Thank you very, very much. It is an honor to be here with you.
This is a very exciting time to be studying and teaching public policy. In part because the challenges faced by our governments, at every level, are enormous.
There are a lot of things that are right about our country. But we also have to acknowledge that middle-class American families are earning no more now than they were in 1989.
So how do we fix this?
We must rediscover our shared sense of national purpose. We must restore the balance of investments necessary for middle-class opportunity. And connected to both of these missions, is the responsibility we have to modernize our government to make it more efficient in cost, and more effective at delivering results.
Over these last several and very difficult years in Maryland, we have chosen to move forward, not back.
We have now recovered 100 percent of the jobs we lost in the recession. We have now reduced crime to 30-year lows. And last year, the health of the Chesapeake Bay actually improved a little bit, rather than being degraded.
This year we have been named by Pew Center on the States one of the top three states in America for UPWARD economic mobility.
And for the first time ever, and in the depths of the recession, Education Week Magazine named Maryland's system the number one public schools in America -- an achievement we have held now for five years in a row.
The U.S. Chamber of Commerce named us now, for two years in a row, the number one State for innovation and entrepreneurship.
And we have the number one median income in the country
It all comes down to this: If we want better results for ourselves and for our children, we must make better choices. Choices that restore the balance of investments necessary for progress, choices that recover our shared sense of national purpose, choices that modernize and reform the way we govern ourselves.
This last point is what I'd like to talk with you about today.
There is emerging in our country right now a new way of leadership.
We see it rising from the ground up, and from the next generation forward.
You see, we baby boomers, and our parents and grandparents, grew up with a way of leadership that was ideological, hierarchical, and bureaucratic.
This next generation -- the generation that so many of you are teaching -- demands a different way of leadership. This new way of leadership has three differentiating attributes: It is fundamentally entrepreneurial. It is operationally collaborative. And it is relentlessly performance measured.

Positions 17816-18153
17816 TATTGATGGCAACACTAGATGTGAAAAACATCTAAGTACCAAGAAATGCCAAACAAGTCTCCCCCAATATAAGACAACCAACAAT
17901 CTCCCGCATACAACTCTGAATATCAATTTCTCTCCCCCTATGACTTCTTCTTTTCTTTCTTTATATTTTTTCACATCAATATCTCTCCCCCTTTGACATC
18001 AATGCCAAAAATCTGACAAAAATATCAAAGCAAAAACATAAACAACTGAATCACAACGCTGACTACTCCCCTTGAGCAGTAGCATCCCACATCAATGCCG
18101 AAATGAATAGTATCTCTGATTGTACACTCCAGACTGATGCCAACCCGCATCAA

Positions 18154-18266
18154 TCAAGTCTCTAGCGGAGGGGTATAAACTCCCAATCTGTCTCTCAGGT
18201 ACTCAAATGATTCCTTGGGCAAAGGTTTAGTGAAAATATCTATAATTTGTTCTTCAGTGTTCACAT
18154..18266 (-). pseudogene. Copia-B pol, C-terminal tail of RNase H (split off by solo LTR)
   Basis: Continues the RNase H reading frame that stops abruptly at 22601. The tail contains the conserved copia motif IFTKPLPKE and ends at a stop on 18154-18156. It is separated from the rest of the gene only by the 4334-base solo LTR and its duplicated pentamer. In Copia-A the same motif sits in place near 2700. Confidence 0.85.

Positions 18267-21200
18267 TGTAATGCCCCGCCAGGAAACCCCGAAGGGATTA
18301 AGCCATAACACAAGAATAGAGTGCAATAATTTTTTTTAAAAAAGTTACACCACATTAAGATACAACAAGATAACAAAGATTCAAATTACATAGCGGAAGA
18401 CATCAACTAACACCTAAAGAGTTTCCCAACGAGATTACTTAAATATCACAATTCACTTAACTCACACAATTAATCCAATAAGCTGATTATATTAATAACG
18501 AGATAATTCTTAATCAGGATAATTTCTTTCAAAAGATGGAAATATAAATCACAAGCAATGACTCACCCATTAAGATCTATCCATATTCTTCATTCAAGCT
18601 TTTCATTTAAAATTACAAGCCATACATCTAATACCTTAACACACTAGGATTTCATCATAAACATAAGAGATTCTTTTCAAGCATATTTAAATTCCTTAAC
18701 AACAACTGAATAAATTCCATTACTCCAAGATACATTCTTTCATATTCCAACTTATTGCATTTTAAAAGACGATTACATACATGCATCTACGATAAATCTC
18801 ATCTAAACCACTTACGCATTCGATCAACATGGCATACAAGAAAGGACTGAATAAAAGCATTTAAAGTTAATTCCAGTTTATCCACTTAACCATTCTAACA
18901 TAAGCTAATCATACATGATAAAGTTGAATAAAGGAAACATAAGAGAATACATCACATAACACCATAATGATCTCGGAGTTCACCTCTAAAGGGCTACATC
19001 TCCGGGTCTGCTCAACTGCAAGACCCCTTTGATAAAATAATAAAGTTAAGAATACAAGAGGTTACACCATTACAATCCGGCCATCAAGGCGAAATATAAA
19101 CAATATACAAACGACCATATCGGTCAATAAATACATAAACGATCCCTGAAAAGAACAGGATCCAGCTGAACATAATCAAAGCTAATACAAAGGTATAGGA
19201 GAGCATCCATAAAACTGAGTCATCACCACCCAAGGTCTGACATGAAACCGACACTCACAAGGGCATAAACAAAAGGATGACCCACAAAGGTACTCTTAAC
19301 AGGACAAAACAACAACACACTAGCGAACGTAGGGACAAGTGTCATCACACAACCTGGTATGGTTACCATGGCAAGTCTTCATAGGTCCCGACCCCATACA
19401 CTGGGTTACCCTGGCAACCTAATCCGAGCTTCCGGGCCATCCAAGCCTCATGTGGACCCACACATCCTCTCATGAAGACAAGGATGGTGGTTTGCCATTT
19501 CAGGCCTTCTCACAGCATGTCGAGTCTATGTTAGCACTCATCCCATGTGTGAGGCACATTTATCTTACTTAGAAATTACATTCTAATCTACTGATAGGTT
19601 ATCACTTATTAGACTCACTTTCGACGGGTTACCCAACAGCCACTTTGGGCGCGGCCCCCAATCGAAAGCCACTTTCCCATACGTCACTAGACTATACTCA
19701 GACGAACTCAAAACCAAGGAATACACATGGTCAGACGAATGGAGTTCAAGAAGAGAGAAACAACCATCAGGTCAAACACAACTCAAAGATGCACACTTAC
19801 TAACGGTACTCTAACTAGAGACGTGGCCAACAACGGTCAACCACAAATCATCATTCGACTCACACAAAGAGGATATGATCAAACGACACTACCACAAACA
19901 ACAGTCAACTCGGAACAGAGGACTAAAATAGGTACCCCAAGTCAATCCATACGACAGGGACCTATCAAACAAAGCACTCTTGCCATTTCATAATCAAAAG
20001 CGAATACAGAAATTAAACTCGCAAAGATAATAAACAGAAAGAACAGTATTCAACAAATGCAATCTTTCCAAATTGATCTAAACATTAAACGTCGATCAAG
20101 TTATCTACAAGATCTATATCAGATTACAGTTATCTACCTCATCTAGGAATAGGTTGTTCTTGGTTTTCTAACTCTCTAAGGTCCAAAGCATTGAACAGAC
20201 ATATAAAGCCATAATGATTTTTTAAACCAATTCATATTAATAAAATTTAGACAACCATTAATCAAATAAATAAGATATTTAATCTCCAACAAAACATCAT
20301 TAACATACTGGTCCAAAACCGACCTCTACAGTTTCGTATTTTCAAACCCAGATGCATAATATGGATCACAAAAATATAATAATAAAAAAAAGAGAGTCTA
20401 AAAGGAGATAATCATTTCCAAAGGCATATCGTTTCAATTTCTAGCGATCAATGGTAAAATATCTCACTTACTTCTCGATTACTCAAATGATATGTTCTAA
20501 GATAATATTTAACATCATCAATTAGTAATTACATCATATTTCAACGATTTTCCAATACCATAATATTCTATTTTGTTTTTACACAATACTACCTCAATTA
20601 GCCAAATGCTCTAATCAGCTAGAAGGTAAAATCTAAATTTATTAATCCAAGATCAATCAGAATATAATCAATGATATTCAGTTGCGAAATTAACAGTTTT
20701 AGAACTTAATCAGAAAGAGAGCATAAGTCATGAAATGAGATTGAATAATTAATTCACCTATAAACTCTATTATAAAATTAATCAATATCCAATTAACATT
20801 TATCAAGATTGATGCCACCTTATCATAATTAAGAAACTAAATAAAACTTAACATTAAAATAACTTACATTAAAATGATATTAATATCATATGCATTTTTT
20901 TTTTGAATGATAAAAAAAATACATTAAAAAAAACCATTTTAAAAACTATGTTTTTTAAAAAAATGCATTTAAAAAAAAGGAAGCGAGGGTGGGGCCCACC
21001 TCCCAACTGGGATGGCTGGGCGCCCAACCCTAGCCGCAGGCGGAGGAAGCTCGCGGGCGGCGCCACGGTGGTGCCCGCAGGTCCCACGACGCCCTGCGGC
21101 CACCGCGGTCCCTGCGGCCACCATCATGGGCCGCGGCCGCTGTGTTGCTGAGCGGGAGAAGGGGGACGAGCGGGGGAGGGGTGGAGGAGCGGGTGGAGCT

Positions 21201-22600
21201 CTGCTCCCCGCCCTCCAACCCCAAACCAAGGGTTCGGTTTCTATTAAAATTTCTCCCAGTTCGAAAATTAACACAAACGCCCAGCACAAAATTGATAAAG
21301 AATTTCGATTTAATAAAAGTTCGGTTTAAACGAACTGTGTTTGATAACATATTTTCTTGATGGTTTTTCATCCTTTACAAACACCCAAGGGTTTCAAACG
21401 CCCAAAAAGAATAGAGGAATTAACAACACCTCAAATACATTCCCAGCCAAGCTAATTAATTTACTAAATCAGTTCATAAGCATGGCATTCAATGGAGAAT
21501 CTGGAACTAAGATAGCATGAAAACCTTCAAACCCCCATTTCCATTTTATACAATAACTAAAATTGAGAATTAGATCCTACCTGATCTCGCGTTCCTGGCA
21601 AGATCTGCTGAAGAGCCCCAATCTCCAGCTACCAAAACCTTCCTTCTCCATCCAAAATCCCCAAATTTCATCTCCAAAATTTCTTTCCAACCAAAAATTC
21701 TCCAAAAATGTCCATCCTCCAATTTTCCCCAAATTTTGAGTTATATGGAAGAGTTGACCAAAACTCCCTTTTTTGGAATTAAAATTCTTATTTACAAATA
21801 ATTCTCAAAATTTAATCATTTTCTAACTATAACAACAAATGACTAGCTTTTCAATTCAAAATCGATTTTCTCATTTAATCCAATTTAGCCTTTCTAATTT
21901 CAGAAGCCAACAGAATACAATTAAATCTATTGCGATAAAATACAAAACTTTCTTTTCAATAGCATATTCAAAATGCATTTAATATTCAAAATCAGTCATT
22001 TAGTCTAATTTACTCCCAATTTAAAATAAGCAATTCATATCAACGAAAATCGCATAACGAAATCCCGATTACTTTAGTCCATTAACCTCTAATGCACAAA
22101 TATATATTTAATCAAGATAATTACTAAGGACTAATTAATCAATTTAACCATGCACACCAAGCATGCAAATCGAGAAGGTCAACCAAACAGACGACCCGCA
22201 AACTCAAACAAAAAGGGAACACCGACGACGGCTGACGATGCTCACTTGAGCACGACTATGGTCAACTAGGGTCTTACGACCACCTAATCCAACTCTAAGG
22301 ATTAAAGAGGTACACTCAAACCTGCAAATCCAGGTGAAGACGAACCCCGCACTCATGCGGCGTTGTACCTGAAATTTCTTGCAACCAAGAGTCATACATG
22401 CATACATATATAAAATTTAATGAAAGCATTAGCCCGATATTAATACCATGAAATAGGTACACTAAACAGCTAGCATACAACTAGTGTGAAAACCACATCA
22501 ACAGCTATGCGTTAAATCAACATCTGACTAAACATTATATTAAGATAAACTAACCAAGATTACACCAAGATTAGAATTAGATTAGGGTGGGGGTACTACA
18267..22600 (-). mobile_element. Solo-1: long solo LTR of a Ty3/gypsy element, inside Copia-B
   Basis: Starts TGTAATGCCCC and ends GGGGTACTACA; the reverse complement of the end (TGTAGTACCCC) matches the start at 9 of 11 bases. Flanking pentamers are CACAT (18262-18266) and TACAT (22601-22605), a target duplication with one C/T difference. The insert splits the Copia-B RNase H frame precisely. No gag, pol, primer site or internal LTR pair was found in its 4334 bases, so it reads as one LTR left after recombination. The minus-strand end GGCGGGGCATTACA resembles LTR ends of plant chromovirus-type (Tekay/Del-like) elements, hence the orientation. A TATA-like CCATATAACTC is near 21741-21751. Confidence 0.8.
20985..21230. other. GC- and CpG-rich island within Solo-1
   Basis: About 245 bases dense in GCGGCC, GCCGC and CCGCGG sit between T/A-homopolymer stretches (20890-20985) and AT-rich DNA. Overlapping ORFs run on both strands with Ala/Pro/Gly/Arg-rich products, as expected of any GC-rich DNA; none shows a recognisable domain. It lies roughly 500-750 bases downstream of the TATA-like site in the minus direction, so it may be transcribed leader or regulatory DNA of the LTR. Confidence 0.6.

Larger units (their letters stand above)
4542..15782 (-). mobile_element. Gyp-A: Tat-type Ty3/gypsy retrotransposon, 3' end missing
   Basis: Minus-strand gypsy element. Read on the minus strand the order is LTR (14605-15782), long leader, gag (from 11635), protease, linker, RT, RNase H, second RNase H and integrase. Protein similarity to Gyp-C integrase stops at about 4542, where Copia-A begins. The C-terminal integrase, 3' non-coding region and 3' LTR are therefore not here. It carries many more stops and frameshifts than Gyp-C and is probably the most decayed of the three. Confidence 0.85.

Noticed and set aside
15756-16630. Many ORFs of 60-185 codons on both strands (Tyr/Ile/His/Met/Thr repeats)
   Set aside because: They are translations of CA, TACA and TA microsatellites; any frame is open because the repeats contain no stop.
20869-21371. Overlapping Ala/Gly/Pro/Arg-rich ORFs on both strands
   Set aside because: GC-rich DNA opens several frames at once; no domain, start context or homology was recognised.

It is no longer about the tall triangle of command and control. It is about the circle on its side -- an intelligent circle -- in the center of other concentric circles. Circles of effective collaboration.
When I was elected mayor of Baltimore in 1999, we had allowed ourselves to become the most addicted and violent city in America.
But we saw what our neighbors up north in New York were doing -- they were actually reducing crime, with the CompStat system. Timely, accurate information shared by all, rapid deployment of resources, effective tactics and strategies, relentless follow-up.
We borrowed this new approach to policing. We implemented it in Baltimore. And we went on to achieve the biggest reductions in Part 1 crime of any major city in America from 2000 to 2009.
We also took this new system of performance measurement enterprise-wide. We called this innovation, CitiStat.
We made it the new way of driving every department and agency. It is what cities all across America are now implementing in some way, shape, or form.
This new way of leadership in public management is fundamentally changing the way we govern our cities; fundamentally changing the way we advance the common good we share.
No longer content with the way it's always been, no longer content to wallow in the catch-all excuse of budgetary limits, we shifted our focus from inputs instead to outputs. Trash, public safety, eradicating childhood lead poisoning.
We used the Internet to make the information of progress-making open and available to every citizen.
We borrowed 311 from Chicago, put it on the front end, just like 911. We gave customer service numbers to every citizen, regardless of whether they lived in a wealthy neighborhood, poor neighborhood, black neighborhood, white neighborhood, Democratic or Republican neighborhoods.
We moved from "some time" management to real time management. Real time, real fast, real open, real transparent, and real accountable
We moved from a spoils-based system of patronage politics to a results-based system of performance politics.
We moved from siloed bureaucracies to common platforms.